Who is Impacted by the Proclamation?
President Donald Trump temporarily suspended the entry into the United States of certain foreign workers on Monday via a proclamation. The ban goes into affect Wednesday (June 24th), and runs until December 31, 2020.
The list of visas impacted is:
The proclamation also blocks family members who would accompany workers on such visas.
Exceptions are made for critical researchers working on COVID-19, as well as those working on projects "in the national interest".
The administration estimates the cuts will impact 525,00 potential foreign-born workers over the next 6 monts.
Reaction has been largely negative, particularly in the technology sector which relies heavily on foreign-born workers to fill critical skill-gaps. Recent data from the US Bureau of Labor Statistics showed that the unemployment rate for computer-related occupations had declined from 3% in January 2020 to 2.5% in May, even as the unemployment rate for other occupations grew from 4.1% to 13.5%, according to an analysis by Forbes.
Alphabet (Google) CEO Sundar Pichai expressed his disappointment with the decision: “Immigration has contributed immensely to America’s economic success, making it a global leader in tech, and also Google the company it is today. We are disappointed by today’s proclamation – we’ll continue to stand with immigrants and work to expand opportunity for all.” TechNet President and CEO Linda Moore said: “Today’s executive order only hinders the ability of businesses to make decisions on how best to deploy their existing workforce and hire new employees. This will slow innovation and undermine the work the technology industry is doing to help our country recover from unprecedented events.”
U.S. Chamber of Commerce CEO Thomas J. Donohue today issued a statement:
“Today’s proclamation is a severe and sweeping attempt to restrict legal immigration. Putting up a ‘not welcome’ sign for engineers, executives, IT experts, doctors, nurses and other workers won’t help our country, it will hold us back. Restrictive changes to our nation’s immigration system will push investment and economic activity abroad, slow growth, and reduce job creation.
In a statement provided to Business Insider, Amazon said: "We oppose the Administration's short-sighted action. Preventing high skilled professionals from entering the country and contributing to America's economic recovery puts American's global competitiveness at risk. The value of high-skilled visa programs is clear, and we are grateful for the many Amazon employees from around the world that have come to the U.S. to innovate new products and services for our customers. Welcoming the best and the brightest global talent to the U.S. is more important than ever, and we will continue to support efforts that will preserve their ability to strengthen our economy."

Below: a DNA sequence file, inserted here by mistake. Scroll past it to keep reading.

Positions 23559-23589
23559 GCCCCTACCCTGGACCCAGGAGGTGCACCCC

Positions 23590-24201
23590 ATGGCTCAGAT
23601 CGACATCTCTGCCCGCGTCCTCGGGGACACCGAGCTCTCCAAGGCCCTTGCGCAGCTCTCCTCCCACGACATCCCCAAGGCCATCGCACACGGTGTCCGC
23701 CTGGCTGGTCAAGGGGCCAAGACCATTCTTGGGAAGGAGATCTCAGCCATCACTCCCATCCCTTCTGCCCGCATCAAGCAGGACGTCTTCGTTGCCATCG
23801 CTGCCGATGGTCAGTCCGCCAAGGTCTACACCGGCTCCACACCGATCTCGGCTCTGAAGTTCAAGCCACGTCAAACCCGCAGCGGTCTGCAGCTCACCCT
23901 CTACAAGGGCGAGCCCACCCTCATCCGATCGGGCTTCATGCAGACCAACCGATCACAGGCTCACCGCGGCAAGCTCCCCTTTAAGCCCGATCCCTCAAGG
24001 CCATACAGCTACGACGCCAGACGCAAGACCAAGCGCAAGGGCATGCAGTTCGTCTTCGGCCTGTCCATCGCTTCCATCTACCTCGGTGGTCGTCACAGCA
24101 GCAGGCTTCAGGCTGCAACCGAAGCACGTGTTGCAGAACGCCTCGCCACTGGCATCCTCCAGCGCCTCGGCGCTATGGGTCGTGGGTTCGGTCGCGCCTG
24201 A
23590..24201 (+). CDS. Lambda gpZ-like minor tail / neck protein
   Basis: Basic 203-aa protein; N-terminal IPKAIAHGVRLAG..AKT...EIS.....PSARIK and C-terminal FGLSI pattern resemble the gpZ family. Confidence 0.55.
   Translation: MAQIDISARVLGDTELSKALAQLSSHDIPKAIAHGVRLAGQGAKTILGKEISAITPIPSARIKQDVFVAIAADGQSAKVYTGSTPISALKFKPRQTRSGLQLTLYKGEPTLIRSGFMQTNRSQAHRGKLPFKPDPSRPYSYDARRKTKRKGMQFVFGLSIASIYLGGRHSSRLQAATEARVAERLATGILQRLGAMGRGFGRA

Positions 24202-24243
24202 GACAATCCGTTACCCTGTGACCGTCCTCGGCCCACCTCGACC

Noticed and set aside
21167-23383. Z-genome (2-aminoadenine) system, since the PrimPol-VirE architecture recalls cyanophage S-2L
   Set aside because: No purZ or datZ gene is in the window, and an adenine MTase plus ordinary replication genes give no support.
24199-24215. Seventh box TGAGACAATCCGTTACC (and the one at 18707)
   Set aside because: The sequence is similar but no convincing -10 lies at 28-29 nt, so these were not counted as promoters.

Statement on US high-skilled immigration proclamation:— Twitter Public Policy (@Policy) June 22, 2020
"This proclamation undermines America’s greatest economic asset: its diversity. People from all over the world come here to join our labor force, pay taxes, and contribute to our global competitiveness on the world stage.
Microsoft president Brad Smith tweeted, “Now is not the time to cut our nation off from the world’s talent or create uncertainty and anxiety. Immigrants play a vital role at our company and support our country’s critical infrastructure. They are contributing to this country at a time when we need them most.”
Shopify CEO Tobi Lütke, a German immigrant to Canada, tweeted out an invitation to tech workers wanting to immigrate to the U.S. to come to Canada:
If this affects your plans consider coming to Canada 🇨🇦 instead. Shopify is hiring all over the world and we have lots of experience helping with relocation. Let us know at https://t.co/dmzfp4EwB9 https://t.co/yUUjoEt9gp— Tobi Lutke 🌳🌲🛒🕹 (@tobi) June 23, 2020
Foreign-born workers in the United States account for a fifth of STEM workers with a bachelor's degree and more than half of those with a Ph.D. In a paper released last April, researchers Sari Pekkala Kerr and William Kerr found that immigrants account for about a quarter of U.S. entrepreneurship and innovation. Immigration from Asia is a key driver, with Chinese and Indian ethnic inventors accounting for 22 percent of U.S. patents in 2018 versus fewer than 3 percent in 1975. Studies demonstrate that immigrants have been found to patent at double the rate of native-born Americans because they are more likely to hold science and engineering degrees.
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